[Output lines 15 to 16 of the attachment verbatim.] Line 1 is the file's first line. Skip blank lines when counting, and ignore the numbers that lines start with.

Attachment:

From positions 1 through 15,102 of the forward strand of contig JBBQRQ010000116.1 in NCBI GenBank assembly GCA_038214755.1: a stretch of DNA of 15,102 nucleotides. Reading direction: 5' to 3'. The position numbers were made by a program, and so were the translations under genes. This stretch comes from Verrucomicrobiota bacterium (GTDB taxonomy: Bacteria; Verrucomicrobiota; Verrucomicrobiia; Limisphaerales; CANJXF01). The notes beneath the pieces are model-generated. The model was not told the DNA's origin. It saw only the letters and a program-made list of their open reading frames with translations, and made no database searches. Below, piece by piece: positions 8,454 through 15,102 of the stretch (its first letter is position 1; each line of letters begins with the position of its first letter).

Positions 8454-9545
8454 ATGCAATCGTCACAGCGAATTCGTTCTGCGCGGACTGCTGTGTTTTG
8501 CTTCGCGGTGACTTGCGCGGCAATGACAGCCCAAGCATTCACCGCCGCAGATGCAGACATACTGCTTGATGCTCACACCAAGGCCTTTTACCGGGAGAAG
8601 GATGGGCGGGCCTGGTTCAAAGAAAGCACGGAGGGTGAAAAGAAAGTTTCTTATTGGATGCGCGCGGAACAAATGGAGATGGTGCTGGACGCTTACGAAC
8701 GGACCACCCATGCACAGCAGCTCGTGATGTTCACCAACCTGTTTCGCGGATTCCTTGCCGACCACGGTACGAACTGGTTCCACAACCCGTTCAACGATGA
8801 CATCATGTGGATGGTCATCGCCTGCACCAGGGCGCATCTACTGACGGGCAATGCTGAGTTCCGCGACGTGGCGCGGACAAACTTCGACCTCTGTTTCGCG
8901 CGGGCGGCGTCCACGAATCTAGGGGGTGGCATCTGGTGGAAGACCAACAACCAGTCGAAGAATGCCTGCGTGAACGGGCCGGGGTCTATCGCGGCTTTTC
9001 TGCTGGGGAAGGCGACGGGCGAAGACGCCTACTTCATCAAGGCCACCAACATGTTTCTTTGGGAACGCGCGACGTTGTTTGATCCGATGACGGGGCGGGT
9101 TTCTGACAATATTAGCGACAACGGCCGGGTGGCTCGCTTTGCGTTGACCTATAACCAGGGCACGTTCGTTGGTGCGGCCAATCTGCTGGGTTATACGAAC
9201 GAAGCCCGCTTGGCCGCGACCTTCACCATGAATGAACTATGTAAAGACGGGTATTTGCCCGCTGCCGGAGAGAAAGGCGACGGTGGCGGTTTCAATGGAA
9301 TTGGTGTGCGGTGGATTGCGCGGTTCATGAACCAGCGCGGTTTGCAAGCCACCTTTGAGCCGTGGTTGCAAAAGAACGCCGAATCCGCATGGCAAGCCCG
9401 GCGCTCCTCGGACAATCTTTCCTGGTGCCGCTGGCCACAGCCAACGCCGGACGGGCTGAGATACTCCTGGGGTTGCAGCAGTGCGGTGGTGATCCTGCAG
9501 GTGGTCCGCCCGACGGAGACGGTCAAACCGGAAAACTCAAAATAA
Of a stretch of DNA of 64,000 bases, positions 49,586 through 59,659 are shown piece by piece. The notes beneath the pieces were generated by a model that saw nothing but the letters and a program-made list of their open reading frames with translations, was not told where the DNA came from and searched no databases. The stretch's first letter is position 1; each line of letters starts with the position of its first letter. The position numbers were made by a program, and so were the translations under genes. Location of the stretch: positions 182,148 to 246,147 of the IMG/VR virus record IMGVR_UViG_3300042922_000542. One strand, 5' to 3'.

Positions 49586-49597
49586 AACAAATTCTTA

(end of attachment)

Of a stretch of DNA of 64,000 bases, positions 49,586 through 59,659 are shown piece by piece. The notes beneath the pieces were generated by a model that saw nothing but the letters and a program-made list of their open reading frames with translations, was not told where the DNA came from and searched no databases. The stretch's first letter is position 1; each line of letters starts with the position of its first letter. The position numbers were made by a program, and so were the translations under genes. Location of the stretch: positions 182,148 to 246,147 of the IMG/VR virus record IMGVR_UViG_3300042922_000542. One strand, 5' to 3'.

Positions 49586-49597